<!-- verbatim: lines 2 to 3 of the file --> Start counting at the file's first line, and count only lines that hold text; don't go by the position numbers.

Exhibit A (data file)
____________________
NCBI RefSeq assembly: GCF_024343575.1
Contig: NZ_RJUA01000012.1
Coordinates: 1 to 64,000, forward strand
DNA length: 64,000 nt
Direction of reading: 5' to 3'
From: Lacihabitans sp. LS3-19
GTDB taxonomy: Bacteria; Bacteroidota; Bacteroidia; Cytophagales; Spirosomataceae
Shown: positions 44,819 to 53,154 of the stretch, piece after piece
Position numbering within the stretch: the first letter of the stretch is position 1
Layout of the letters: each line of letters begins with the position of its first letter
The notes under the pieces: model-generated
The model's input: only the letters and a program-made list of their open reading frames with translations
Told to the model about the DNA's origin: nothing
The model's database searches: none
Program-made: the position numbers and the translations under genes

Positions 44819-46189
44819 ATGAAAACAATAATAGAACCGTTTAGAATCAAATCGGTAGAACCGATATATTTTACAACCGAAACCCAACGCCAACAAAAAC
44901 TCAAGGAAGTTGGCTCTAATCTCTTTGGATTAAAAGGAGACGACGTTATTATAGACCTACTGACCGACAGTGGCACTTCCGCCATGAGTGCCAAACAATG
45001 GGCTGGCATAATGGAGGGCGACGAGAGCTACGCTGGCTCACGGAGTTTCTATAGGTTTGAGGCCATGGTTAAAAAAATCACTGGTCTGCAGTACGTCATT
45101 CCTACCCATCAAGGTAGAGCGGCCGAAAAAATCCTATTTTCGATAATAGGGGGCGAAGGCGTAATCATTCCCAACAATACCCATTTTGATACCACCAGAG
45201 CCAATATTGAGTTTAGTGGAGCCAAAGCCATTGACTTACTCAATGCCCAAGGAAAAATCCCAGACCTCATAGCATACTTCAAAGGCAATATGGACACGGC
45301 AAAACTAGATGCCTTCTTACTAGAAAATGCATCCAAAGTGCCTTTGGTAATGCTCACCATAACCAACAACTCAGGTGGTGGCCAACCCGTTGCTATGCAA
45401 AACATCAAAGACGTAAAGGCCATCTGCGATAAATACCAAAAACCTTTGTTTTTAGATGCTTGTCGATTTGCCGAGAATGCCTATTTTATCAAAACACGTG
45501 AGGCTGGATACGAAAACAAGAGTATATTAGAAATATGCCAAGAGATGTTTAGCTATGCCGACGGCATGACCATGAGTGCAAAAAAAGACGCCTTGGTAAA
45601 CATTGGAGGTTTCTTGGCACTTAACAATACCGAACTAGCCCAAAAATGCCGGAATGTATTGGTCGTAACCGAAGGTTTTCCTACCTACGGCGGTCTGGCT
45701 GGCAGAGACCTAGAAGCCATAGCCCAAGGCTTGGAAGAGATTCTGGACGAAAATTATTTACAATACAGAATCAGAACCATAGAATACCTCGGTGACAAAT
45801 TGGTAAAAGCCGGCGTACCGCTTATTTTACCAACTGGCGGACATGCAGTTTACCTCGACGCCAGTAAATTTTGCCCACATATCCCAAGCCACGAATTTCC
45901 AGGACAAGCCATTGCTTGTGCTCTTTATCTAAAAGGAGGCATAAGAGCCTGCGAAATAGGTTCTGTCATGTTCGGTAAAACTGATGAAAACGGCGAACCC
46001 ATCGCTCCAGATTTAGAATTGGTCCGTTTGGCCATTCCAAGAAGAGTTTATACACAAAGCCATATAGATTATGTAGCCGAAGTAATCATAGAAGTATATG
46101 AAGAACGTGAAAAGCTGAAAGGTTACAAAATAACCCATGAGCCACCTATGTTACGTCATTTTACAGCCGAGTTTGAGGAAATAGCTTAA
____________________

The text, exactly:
Contig: NZ_RJUA01000012.1
Coordinates: 1 to 64,000, forward strand